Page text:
I’m going to share with you my favorite place in the whole wide world, my escape, the place where I go to recharge my battery… it’s the outdoors. I’m telling this to you because you’re DSC_0013probably going to need to escape a lot; as I write this story your sister Grace is 20 months old and your sister Autumn isn’t yet born but should be here in a couple of months. Which means at the very least you’re going to have 2 older sisters, if not more, and my boy you aren’t going to stand a chance! They’re probably going to want to dress you up and make you have tea parties with them, and play house with them and all sorts of other girly stuff and you’re going to need a place to escape to from time to time. So I want to share with you the place I go to escape: the great outdoors.

I’ve always said I think God gave me allergies because if I wasn’t allergic to things outdoors I’d never come inside. There’s just something about being outdoors in nature that I can never get enough of. Whether I’m following a deer trail seeing where it leads, or planting fruit trees in one of my orchards, or hanging a deer stand in anticipation of shooting a big buck that coming fall; as long as I’m outdoors in God’s creation I am happy and at peace.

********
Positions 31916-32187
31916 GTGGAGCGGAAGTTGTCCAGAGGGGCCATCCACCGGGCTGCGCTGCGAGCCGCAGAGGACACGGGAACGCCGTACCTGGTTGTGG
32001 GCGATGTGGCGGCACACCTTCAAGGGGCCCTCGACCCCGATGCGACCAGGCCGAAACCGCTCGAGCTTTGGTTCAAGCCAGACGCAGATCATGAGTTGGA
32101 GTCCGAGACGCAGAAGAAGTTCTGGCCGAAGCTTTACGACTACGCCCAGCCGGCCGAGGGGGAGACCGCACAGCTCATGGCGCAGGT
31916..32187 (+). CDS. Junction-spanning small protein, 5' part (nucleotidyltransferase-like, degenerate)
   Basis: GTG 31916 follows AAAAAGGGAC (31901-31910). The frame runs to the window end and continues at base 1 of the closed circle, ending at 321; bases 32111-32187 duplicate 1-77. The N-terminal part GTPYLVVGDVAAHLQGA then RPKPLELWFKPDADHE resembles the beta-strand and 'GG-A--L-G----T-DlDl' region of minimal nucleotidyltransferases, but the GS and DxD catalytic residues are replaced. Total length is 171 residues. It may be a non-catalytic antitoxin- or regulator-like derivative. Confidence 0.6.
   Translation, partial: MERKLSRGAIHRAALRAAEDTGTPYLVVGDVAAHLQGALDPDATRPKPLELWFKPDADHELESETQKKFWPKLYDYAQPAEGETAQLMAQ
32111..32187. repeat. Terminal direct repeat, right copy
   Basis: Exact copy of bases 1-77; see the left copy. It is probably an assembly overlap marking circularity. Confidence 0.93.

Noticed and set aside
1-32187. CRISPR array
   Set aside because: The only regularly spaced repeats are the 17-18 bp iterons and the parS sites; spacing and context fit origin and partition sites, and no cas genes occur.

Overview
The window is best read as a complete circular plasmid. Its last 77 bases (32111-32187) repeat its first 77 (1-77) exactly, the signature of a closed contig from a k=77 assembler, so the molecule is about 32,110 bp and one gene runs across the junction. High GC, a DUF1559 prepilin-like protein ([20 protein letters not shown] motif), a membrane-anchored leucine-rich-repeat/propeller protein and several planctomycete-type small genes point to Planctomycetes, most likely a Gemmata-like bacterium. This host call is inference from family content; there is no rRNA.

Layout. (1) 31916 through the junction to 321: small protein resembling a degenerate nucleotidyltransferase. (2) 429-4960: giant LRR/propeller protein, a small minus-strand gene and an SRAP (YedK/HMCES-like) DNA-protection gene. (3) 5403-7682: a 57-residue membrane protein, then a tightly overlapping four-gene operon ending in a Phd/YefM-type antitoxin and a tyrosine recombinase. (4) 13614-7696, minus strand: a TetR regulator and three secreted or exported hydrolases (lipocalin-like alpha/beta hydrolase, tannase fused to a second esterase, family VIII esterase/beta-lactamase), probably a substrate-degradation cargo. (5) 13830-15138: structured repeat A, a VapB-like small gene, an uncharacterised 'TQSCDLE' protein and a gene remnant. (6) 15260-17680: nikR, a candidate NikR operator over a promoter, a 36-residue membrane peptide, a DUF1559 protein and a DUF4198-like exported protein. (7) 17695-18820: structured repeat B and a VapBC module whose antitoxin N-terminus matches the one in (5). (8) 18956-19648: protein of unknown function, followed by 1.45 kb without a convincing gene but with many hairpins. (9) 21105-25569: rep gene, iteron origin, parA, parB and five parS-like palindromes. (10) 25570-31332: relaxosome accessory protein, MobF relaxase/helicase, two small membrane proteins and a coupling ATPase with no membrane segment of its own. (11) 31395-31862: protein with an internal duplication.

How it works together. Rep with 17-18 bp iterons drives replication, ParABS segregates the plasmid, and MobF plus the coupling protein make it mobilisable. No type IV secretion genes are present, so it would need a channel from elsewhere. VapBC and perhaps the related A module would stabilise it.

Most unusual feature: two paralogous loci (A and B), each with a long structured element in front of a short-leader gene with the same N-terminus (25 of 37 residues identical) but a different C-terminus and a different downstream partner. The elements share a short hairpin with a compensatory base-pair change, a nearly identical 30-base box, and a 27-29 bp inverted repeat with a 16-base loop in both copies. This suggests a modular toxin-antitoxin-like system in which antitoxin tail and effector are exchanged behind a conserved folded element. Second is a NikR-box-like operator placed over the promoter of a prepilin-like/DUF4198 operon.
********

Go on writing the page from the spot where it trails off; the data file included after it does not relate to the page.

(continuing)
Before I met your mother I used to live on my own in a house 294837_233409563375252_1969226363_nsurrounded by over 200 acres of fields, woods and even swamps that our family owned. I had free range to manage it as I saw fit and every chance I got I spent working on any project I could think of to make the habitat better for wildlife. I hung tree stands, made trails through the woods with a bulldozer for better access to some of the more remote areas, made bedding areas for the deer and other wildlife, the list goes on and on. Your uncles would call me on a Saturday night to see what I was up to and 9 times out of 10 I’d be outdoors. They’d ask if I’d had dinner yet and I’d say, “Dinner!? What time is it? I had a granola bar for breakfast but I haven’t thought about going in for lunch yet.” To which they’d reply, “Drew it’s 8 o’clock at night! Aren’t you starving?” I’d be having so much fun outdoors I’d lose track of time and forget to eat!